- Various fruits, vegetables, nuts and other healthy food options
Over a period of seven weeks, animals were observed and scored on the interactions with each other and their enrichment devices. Our first week of observations were with previously approved enrichment devices that included mirrors, metal triangles and jingle balls without washers (Figure 1). These items were scored to serve as a baseline. The remaining timeframe was spent scoring the animals with novel enrichment items. Scoring was used to evaluate the devices’ durability and ability to reduce stereotypical behaviors and impact on social dynamics, the animals’ ability to master use of the device, and the amount of attention focused on the device. Scores were given a value of 1 to 5, where a score of 1 represents low values and 5 represents most acceptable outcomes. In the case of destructible items, for device mastery and wear and tear, scores of 1 and 2 were acceptable due to reduced frustration.
Items were offered 5 days a week to socially compatible pairs or trios of cynomolgus macaques, with approximately half of the social groups exhibiting some form of stereotypy. Enrichment devices were offered to the social groups for up to 5 days before being rotated. Toward the end of the novel enrichment experiment, items were rotated daily (Figure 2). Scoring was done at the same time each day and was conducted for no more than 5 minutes per social group. Observations and scoring were performed from an observation suite with one-way glass without human/animal interaction. (Data collected in Figure 3)
Ten individuals who were trained to perform the necessary observations and scoring activities carried out scoring. Animal care and use was conducted in alignment with animal welfare regulatory requirements in an AAALAC-accredited facility with IACUC approval.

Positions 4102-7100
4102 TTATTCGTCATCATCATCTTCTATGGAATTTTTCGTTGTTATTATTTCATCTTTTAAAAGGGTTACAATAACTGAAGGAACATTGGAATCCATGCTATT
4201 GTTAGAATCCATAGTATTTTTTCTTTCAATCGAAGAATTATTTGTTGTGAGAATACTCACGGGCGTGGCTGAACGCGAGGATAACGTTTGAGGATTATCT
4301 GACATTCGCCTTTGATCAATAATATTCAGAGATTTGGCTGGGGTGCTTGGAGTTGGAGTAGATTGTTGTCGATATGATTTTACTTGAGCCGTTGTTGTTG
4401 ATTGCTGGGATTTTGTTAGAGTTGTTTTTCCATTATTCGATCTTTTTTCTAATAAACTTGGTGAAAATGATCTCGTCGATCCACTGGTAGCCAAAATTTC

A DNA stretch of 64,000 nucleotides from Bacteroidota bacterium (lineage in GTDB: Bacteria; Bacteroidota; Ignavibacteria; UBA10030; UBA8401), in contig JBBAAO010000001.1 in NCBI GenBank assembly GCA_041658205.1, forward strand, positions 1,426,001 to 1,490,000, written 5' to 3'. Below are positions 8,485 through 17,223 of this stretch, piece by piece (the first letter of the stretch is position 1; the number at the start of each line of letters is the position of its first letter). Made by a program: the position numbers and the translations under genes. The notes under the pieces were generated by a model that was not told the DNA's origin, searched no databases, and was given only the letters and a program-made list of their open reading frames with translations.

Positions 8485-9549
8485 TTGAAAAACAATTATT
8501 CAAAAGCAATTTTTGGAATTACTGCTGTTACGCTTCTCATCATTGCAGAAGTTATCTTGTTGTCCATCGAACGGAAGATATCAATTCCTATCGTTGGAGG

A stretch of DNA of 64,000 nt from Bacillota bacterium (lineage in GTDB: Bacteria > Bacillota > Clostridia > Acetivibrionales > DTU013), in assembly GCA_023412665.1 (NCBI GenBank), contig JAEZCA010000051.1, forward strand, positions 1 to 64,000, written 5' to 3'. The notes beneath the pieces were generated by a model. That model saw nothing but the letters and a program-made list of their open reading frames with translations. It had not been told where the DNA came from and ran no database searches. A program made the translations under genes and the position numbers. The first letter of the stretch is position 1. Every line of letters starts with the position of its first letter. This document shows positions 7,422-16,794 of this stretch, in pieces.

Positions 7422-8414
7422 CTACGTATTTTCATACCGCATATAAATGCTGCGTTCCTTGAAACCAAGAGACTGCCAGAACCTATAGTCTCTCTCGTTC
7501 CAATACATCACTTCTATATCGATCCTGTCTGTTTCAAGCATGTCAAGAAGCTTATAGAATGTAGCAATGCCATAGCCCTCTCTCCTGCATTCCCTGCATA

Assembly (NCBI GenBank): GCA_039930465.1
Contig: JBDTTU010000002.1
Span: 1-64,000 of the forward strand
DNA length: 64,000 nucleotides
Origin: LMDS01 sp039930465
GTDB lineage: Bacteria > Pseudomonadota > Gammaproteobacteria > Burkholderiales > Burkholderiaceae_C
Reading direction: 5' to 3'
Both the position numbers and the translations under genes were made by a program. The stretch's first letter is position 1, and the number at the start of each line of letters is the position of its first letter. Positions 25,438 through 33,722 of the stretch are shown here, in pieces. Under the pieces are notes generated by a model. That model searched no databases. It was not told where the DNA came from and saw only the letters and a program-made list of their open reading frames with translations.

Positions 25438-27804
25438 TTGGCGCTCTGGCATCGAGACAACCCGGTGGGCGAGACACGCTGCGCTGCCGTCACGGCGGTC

Stereotypic behavior was reduced within ten days from the initiation of novel devices. In most cases, the novel enrichment devices reduced stereotypies to the point of being absent. NHPs were more interactive with each other, their enrichment devices, and their cage environments. Destructible devices tended to result in increased device use, as well as a perceived increase in cognitive response to environment and dietary enrichment. Devices that were sturdy and of sound design proved to be perfect for use with NHPs, as they were able to withstand the force the animals imposed upon them. Social dynamics were strengthened and allowed the animals to express cooperative feeding and foraging. The addition of dietary enrichment daily did not influence the animals’ weight.
Figure 2: Baffle Cage, Shake a Treat
Figure 2: Paper Burrito, Baffle Cage
Overall, the enrichment devices utilized during our environmental enrichment project proved to be useful in reducing stereotypical behavior. It was observed that an increase in rotation frequency with the addition of destructible or edible enrichment was more impactful in treating stereotypy than the currently accepted clinical treatment regimen. Shifting from twice-weekly treatment of abnormal behavior with standard enrichment devices to devices that encourage natural behaviors daily and affording all animals within the social group availability to the novel devices, created an environment conducive to correcting unwanted behaviors. The use of dietary enrichment within the novel devices not only gave the animals an opportunity to interact with the devices, but it also supplied them with foraging and extended play with items as they fell from the novel devices. Additionally, dietary enrichment in association with the devices allowed for daily fruit/vegetable/nut dietary needs to be more adequately met/satisfied.
Tyler Bongen, Nick Masterson, Shelby Earley, Kelly Griffey, Matt Day, Crystal Markiewicz, Kathleen Coyle, Madeliene Mottinger, Brandon Gilbertson, Samantha Anderson, Savannah Lundgren, Logan Henz, Haley Frost